The Howick Pakuranga Cricket Club (HPCC) has a strong history – 150 years of it in fact.
One man who knows that history better than anyone else – and possibly better than he knows the back of his own hand – is local historian Jim Allnatt.
Mr Allnatt has a string of cricket history books under his belt but his latest, The Mighty Maroons, delves into the complete history of the club, right back to its founding days.
The club history can be traced back as far as November 1866 and on April 21 1867, the newly-formed Howick Cricket Club took to the field against the Onehunga Cricket Club on the Village Square – now known as Howick Domain.
The match drew most of the community as spectators and was widely celebrated and followed by a dinner at Howick Arms where many toasts were drunk and speeches made.
For the next 20 years, the Howick club drew from the wider district and became known as the Pakuranga Cricket club although the Howick club remained in the background.
The clubs remained separated, occasionally coming together to play as the area did not have enough players to sustain two full teams. Over the years, membership grew and the club came together once again.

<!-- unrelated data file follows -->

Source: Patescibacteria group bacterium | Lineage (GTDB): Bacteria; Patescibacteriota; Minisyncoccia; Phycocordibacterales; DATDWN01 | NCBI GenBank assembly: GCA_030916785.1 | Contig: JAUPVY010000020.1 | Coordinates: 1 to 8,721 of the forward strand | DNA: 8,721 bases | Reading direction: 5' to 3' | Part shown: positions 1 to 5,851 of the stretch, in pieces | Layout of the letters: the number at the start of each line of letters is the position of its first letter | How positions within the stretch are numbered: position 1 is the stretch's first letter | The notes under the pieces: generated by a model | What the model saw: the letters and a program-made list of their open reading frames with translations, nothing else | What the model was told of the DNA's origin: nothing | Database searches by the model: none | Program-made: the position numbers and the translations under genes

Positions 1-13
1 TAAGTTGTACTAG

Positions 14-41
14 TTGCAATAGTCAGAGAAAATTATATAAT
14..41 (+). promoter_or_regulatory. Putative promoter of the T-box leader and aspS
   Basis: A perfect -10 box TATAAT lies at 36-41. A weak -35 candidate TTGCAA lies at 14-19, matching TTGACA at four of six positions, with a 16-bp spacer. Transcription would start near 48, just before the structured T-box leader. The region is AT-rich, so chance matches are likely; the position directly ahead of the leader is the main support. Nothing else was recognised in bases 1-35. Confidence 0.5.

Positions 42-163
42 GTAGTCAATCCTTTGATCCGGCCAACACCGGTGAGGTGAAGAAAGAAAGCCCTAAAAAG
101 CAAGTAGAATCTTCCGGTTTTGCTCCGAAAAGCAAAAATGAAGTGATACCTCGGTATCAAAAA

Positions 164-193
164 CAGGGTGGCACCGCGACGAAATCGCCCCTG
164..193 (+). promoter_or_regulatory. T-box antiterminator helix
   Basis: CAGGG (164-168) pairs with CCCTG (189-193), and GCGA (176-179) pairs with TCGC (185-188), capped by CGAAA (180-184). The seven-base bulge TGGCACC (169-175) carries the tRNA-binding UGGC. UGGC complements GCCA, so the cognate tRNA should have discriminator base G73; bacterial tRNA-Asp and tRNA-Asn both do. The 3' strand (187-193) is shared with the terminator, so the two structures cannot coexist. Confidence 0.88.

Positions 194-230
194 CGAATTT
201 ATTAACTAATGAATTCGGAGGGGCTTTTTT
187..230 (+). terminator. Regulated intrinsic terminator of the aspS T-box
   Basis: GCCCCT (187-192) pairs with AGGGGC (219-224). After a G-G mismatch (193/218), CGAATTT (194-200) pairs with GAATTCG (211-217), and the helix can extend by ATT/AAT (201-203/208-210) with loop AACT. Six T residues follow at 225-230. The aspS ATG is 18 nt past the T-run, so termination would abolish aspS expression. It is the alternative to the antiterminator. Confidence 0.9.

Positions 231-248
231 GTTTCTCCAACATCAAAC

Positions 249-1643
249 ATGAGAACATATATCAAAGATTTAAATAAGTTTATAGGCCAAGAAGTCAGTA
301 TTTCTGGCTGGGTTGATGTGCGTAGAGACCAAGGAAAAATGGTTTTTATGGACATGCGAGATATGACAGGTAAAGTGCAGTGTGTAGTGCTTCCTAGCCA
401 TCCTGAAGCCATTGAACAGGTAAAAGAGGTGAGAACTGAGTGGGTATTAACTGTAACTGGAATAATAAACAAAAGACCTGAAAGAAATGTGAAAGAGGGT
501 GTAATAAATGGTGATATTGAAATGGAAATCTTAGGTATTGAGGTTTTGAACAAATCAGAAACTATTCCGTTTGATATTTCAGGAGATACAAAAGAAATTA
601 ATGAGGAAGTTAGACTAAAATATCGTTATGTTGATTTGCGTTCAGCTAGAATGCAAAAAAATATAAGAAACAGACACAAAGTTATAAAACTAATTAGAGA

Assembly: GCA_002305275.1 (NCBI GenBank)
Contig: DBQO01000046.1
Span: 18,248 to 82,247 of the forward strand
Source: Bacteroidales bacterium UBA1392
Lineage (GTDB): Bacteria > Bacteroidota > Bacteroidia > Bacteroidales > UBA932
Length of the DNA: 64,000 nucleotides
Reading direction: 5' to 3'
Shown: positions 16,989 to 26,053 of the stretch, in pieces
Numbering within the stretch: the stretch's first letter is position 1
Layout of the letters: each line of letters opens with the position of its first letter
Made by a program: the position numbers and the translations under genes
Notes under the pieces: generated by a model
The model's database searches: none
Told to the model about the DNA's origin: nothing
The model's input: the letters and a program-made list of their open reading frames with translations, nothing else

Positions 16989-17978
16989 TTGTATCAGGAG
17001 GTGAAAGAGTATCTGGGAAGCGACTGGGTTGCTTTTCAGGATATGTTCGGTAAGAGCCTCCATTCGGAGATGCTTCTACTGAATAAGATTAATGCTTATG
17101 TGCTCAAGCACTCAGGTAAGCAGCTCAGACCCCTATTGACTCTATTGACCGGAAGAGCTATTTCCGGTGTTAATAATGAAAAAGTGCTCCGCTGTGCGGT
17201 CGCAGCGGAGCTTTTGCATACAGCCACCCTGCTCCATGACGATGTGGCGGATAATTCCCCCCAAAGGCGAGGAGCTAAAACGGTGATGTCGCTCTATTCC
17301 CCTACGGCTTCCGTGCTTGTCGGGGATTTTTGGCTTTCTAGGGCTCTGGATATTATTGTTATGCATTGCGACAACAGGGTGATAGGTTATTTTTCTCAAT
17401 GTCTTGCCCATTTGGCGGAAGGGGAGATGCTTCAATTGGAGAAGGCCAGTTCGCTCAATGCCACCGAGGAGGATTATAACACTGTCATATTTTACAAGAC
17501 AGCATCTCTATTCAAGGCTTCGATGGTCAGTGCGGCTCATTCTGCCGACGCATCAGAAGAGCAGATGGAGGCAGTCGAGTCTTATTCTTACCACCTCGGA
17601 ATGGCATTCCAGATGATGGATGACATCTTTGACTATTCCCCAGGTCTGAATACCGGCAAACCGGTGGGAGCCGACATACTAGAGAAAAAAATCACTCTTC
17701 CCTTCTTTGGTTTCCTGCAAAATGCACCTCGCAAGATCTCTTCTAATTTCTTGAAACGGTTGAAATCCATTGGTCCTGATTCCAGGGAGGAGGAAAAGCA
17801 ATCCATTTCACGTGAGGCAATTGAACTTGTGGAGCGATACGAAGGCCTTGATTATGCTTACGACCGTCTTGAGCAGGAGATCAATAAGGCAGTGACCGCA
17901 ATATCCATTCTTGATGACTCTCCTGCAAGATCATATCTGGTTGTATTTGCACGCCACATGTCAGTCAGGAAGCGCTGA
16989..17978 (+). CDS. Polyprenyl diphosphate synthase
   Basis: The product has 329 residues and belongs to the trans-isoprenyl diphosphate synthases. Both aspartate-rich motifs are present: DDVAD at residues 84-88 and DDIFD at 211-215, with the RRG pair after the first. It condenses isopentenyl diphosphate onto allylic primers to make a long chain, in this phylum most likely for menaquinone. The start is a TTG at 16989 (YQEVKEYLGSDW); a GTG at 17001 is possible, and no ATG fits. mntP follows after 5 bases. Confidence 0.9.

In 1965, the club joined the Auckland Cricket Association, entering the Senior B Grade. It changed its name to Howick Pakuranga in 1968 because the committee believed it should take responsibility for all cricket in the area.
Since then, the HPCC has grown to be one of the strongest cricket clubs in New Zealand and consistently produces sought-after cricketers.
Kyle Mills, Colin Munro, Colin de Grandhomme and Mitchell McClenaghan are among the well-known Black Caps who have played for the club, while HPCC member Glenn Phillips recently played his first test for the Black Caps.
People who want to buy a copy of Jim Allnatt’s book, The Mighty Maroons – 150 years of Howick Pakuranga cricket can send an email to email@example.com. It will be available from mid May and will cost $65.